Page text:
The first time a Beyoncé song saved me, I was 24 and had broken up with my high school sweetheart. Two weeks later, we were technically back together. Like most things, it was Kanye's fault. That week he had just released 808s & Heartbreaks, and every time I turned on the radio he was Auto-Tune crooning at me, "How could you be so heartless?"
Kanye had me feeling so low. I had tossed my boyfriend's soul like it was a trinket whose gold plating had worn away and exposed the dull metal at its core. But after six-and-a-half years there was no shine left to our relationship. We inevitably broke up again.
After our second breakup, it was Beyoncé I listened to. I didn't know who I was if it wasn't in relation to him. I went out drinking and dancing in a freakum dress six nights a week. And although I'd been the one to do the dumping and he'd been the one to move on first, "Single Ladies" became my anthem. At my favorite college bar, I'd grip a neon green Tokyo Tea in one hand and hold my other hand high in the air, wriggling my ringless ring finger back and forth. Beyoncé had given me the swagger to get to the other side of the pain and drama. I danced until my flat-ironed edges crinkled up and the arches in my feet ached. I danced until I believed every word Beyoncé preached, until the spirit of the song consumed me, until I was no longer ashamed to be a single lady.
I was delivered.
It wasn't until I was on the verge of 29 in wintry-ass Denver where I'd been unwillingly transferred for work that I once again called on Beyoncé for guidance. I was hundreds of miles from the people I knew and loved and who knew and loved me. I'd applied to grad schools to get my MFA in creative writing and I needed to know letting go of my grip on the corporate ladder wasn't a mistake. I was still single and felt totally out of place as a black woman in Denver. I didn't hike or feel like yoga pants were all-occasion wear, regardless of how bomb my booty looked in them. One of my friends liked to refer to Denver as "white people's Atlanta." In other words, Beckys were winning and women who looked like me were not. I had to get out and I was uncertain that my writing was enough to whisk me away.
Then she, mother of Blue Ivy, lover of Jay Z, dropped her self-titled album, Beyoncé. I played the tracks on my way to a night of bowling with other dateless black women. I didn't need her to introduce me to feminism. I already knew what it was and what mine looked like, but I was happy she'd discovered it. I remembered that moment in undergrad when I learned the word that framed the feeling of unfairness I'd sensed all my life. Her discovery reminded me that there was more to me beyond men and love. I had shit I wanted to accomplish.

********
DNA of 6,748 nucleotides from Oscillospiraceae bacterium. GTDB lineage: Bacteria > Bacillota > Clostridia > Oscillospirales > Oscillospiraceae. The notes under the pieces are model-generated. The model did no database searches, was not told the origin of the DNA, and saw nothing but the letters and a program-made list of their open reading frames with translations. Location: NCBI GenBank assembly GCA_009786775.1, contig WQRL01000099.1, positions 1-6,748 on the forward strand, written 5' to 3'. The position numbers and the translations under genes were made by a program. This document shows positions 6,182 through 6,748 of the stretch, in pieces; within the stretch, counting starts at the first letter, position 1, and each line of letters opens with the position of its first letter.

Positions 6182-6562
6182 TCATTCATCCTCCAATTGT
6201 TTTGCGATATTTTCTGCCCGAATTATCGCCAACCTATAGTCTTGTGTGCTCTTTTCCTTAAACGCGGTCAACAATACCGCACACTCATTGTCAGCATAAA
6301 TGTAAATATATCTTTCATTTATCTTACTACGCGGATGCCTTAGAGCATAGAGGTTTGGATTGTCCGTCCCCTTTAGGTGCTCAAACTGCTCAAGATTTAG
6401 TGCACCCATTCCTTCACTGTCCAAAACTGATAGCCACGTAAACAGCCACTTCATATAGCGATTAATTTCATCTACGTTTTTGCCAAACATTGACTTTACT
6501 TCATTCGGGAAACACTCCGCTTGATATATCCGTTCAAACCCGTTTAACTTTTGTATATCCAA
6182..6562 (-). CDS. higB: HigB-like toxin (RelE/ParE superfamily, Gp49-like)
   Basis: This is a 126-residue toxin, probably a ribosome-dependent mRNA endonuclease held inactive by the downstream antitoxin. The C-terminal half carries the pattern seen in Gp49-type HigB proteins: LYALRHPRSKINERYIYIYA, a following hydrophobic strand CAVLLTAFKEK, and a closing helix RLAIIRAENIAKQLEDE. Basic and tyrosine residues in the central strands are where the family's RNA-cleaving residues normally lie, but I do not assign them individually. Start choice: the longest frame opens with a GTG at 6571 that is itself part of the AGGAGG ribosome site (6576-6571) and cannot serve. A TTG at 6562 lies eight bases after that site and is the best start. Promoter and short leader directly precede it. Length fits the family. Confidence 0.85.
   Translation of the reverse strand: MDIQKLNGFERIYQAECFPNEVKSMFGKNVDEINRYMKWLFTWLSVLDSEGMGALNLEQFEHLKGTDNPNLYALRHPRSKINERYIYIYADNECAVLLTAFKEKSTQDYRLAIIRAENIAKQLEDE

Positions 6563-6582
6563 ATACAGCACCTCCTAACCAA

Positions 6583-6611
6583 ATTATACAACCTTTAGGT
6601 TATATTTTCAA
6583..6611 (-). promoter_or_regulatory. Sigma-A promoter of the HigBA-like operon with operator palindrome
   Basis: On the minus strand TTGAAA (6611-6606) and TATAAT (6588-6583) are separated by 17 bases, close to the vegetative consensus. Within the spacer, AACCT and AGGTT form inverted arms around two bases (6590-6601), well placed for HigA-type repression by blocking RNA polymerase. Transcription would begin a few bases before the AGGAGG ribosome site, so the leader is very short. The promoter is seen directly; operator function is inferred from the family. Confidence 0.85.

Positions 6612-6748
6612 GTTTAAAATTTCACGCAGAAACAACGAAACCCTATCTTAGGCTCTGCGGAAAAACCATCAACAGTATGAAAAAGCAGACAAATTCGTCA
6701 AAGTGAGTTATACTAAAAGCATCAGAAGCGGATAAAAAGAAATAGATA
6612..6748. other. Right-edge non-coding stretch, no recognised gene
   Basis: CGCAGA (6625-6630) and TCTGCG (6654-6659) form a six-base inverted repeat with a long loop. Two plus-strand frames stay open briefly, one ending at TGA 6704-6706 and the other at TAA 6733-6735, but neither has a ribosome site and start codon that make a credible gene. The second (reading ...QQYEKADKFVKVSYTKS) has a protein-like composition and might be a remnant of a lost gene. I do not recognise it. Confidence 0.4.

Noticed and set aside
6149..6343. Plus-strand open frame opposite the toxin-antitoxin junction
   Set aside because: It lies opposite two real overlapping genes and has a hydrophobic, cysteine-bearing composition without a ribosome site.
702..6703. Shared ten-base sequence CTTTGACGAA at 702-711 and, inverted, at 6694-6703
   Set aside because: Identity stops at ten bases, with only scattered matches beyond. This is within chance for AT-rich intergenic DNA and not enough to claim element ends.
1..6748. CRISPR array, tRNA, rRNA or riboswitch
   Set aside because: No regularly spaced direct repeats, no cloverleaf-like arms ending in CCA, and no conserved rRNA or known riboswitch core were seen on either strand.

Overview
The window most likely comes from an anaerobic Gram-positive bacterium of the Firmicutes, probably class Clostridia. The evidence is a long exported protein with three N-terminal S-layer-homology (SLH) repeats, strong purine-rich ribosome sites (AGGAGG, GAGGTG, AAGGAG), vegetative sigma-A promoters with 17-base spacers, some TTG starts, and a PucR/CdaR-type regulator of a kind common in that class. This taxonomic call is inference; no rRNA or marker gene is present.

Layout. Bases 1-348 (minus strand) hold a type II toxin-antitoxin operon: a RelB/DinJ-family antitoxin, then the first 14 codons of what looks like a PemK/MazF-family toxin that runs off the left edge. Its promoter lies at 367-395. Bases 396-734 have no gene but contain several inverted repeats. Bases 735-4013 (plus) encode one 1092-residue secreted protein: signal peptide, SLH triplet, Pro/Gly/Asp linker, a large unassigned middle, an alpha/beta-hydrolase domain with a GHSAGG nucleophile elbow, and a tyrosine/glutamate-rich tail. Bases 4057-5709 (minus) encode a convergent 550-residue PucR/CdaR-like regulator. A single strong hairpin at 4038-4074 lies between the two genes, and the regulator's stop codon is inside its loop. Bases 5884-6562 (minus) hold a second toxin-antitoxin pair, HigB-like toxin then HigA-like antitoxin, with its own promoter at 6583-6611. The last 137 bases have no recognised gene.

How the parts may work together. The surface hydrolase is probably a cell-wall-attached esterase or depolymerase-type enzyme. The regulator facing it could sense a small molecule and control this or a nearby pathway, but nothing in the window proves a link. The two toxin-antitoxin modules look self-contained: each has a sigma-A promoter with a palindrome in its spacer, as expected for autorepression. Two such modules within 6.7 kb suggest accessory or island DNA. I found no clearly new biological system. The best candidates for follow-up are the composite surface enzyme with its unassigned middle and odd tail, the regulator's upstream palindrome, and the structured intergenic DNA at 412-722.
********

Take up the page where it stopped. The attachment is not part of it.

I was a little over a year away from being 30, but here was a woman who'd crossed that threshold and become a bolder, better, unapologetic version of herself. She was blooming as an artist and brimming with confidence in her business acumen. If this woman could do this standout thing in an industry where nearly everything had been done and clichés were what turned profits, then it wasn't too late for me to invest in my own art. Beyoncé gave me that. She stripped away my fear that the rumors were right; that misspent twenties was time wasted. She showed me that my best years were still ahead. She redefined the power within womanhood for me and many black women my age.
This brings us to Lemonade and present-moment me, as I grow one word at a time closer to publishing a memoir about some assholes I dated (and some moments where I was an asshole, too). I've spent many late nights trying to figure out the polite way to say some dude hurt my feelings, or how to write about my father without really writing about my father.
Beyoncé plays May 12 at Qualcomm Stadium
When my fingers hesitated over my keyboard, Beyoncé blasted back into my life with a baseball bat and lyrics airing out her husband's trifling-ass ways and shared the "Daddy Lessons" that led to her Daddy issues. The Black Woman might be the most neglected person in America, but Beyoncé sees us and we see her. She's telling black women we can feel pain, be angry and find a way through all of those hurt feelings to healing and forgiveness. But forgiveness does not beget silence. We can speak on it and we can use our tongues to twist our words into more than just words—to create art out of what the world and our men have wrought. I could forgive those men who made me feel like I was too much, I could forgive my father of his shortcomings and I could use it all to tell my story; how I became a woman. On a Sunday morning, a day reserved for renewal and rebirth, Queen Bey taught me how to squeeze blood from stone, lemonade from lemons.
Minda Honey is writing a memoir, An Anthology of Assholes, about squandering her youth on the wrong men. Follow her on Twitter: @MindaHoney.